[32] Any amount provisionally arrived at by application of these steps is subject to whether offsetting weight is given to other circumstances, including those that need now to be taken into account under paragraphs 170CH(7)(a), (b) and (c). The legislative cap on the amount able to be ordered is then applied pursuant to ss.170CH(8) and (9).

[33] The first step in this process – the assessment of remuneration lost – is a necessary element in determining an amount to be ordered in lieu of reinstatement. Such an assessment is often difficult, but it must be done. As the Full Bench observed in Sprigg:

“…we acknowledge that there is a speculative element involved in all such assessments. We believe it is a necessary step by virtue of the requirement of s.170CH(7)(c). We accept that assessment of relative likelihoods is integral to most assessments of compensation or damages in courts of law.”

[34] Lost remuneration is usually calculated by estimating how long the employee would have remained in the relevant employment but for the termination of their employment. We refer to this period as the “anticipated period of employment”. This amount is then reduced by deducting monies earned since termination. Only monies earned during the period from termination until the end of the “anticipated period of employment” are deducted. An example may assist to illustrate the approach to be taken.

[35] In a particular case the Commission estimates that if the applicant had not been terminated then he or she would have remained in employment for a further 12 months. The applicant has earned $3,000 a month for the 18 months since termination, that is $54,000. Only the money earned in the first twelve months after termination – that is $36,000 – is deducted from the Commission’s estimate of the applicant’s lost remuneration. Monies earned after the end of the “anticipated period of employment”, 12 months after termination in this example, are not deducted. This is because the calculation is intended to put the applicant in the financial position he or she would have been in but for the termination of their employment.

[36] The next step is to discount the remaining amount for “contingencies”. This step is a means of taking into account the possibility that the occurrence of contingencies to which the applicant was subject might have brought about some change in earning capacity or earnings.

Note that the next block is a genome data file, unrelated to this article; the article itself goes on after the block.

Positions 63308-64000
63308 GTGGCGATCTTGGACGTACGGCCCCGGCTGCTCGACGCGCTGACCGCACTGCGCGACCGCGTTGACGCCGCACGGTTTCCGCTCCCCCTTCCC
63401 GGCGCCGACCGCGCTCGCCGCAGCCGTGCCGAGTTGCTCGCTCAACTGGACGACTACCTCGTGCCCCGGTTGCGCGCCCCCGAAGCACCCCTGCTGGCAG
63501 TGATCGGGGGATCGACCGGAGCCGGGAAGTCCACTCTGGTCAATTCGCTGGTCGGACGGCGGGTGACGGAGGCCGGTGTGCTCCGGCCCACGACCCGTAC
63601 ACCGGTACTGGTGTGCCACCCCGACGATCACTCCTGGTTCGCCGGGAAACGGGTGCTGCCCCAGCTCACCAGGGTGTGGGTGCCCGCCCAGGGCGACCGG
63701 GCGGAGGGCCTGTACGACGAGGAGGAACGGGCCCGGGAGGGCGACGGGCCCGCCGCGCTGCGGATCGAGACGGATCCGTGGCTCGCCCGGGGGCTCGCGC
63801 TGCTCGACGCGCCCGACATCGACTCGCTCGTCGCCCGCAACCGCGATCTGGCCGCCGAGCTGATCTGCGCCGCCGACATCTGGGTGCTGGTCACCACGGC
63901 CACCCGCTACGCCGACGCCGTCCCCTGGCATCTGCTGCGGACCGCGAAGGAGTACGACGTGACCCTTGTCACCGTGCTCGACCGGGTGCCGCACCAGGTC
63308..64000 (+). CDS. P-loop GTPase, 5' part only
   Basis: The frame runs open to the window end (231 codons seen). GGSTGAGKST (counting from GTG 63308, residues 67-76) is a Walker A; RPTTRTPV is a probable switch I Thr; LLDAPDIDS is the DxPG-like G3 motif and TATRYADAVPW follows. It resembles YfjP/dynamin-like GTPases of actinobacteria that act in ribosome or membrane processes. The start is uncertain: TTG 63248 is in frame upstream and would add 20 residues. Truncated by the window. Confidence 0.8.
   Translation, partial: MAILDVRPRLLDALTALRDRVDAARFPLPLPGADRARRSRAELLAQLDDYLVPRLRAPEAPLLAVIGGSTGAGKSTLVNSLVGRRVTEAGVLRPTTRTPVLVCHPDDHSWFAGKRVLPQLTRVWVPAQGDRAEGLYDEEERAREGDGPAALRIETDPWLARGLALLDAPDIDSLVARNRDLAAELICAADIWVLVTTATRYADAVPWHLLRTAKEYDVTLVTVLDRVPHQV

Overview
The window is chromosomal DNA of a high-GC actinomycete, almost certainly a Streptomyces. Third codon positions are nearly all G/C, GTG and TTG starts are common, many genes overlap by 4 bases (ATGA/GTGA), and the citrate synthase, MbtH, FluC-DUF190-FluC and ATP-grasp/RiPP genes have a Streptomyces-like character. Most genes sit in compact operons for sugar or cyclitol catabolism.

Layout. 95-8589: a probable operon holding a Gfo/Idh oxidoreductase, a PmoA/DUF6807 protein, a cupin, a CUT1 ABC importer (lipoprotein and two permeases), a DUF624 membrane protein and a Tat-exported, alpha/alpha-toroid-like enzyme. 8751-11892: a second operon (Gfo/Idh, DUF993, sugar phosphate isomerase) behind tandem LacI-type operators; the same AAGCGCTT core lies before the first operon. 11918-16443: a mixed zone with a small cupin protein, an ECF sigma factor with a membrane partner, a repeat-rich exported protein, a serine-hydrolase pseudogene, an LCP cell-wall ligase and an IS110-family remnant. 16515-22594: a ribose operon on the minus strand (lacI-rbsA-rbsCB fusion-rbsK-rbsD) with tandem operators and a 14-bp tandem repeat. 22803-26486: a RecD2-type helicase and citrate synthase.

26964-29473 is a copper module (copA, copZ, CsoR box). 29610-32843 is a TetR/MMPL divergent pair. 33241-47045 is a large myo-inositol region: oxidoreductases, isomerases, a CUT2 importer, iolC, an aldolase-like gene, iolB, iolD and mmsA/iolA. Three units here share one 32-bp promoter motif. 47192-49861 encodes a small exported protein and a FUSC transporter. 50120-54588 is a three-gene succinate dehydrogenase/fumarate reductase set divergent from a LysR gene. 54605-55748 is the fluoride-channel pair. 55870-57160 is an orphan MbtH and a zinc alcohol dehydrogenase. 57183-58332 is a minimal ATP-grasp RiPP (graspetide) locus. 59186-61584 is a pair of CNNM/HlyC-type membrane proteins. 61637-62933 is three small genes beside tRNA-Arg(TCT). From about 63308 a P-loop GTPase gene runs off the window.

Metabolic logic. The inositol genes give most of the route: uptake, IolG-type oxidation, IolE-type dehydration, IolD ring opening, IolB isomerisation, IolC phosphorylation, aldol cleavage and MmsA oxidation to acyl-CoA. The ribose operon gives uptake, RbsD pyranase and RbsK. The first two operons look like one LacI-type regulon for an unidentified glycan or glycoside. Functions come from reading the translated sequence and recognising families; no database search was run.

[45] In relation to the fourth step set out in Sprigg we note that the usual practice is to settle a gross amount and leave taxation for determination.” (my emphasis, references omitted)

[148] In Balaclava Pastoral Co Pty Ltd t/a Australian Hotel Cowra v Darren Nurcombe, 39 the Full Bench stated that in quantifying compensation, it is necessary to set out with some precision the way in which the various matters required to be taken into account under s.392(2) (and s.392(3) if relevant), and the steps in the Sprigg formula, have been assessed and quantified. The Full Bench also proffered that the way in which a final compensation amount has been arrived at should be readily apparent and explicable from the reasons of the decision-maker.

[149] I will assess compensation having regard to these matters.

Remuneration that would have been received if the dismissal had not occurred – s.392(2)(c)

[150] As stated by a majority of the Full Court of the Federal Court, “[i]n determining the remuneration that the Applicant would have received, or would have been likely to receive… the Commission must address itself to the question whether, if the actual termination had not occurred, the employment would have been likely to continue, or would have been terminated at some time by another means. It is necessary for the Commission to make a finding of fact as to the likelihood of a further termination, in order to be able to assess the amount of remuneration the employee would have received, or would have been likely to receive, if there had not been the actual termination.” 40

[151] The Applicant submitted that:

  • The employment would have continued for at least another 12 months from the dismissal date and that she would have earned $57,200.00 plus superannuation.
  • Any amounts earned since dismissal should be deducted prior to the legislative cap being applied; those amounts are at time of hearing $4,167.88 leaving a provisional amount of $53,032.12.

[152] The Respondent did not make any submissions in response to the Applicant’s submissions regarding compensation.

[153] At the Hearing, the Respondent presented numerous allegations regarding the Applicants’ conduct, however, none were found to be a valid reason. The Respondent has not made any submissions to the effect that the Applicant’s employment would not have continued if not for the dismissal events. The Applicant’s evidence was that she had been unemployed for a substantial period of time prior to her employment with the Respondent and that there was Government incentive provided to the Respondent when they hired her due to her age and unemployment status. 41 The Applicant’s evidence was that she had been unemployed for a substantial period of time prior to her employment with the Respondent and that there was a Government incentive provided to the Respondent when they hired her due to her age and unemployment status.

[154] I find that if the Applicant had not been dismissed, I consider there is no reason, on the evidence before me, why she would not have remained in employment for a further period of 12 months. Based on her earnings prior to the dismissal, this would amount to $57,200.00. This is the starting point.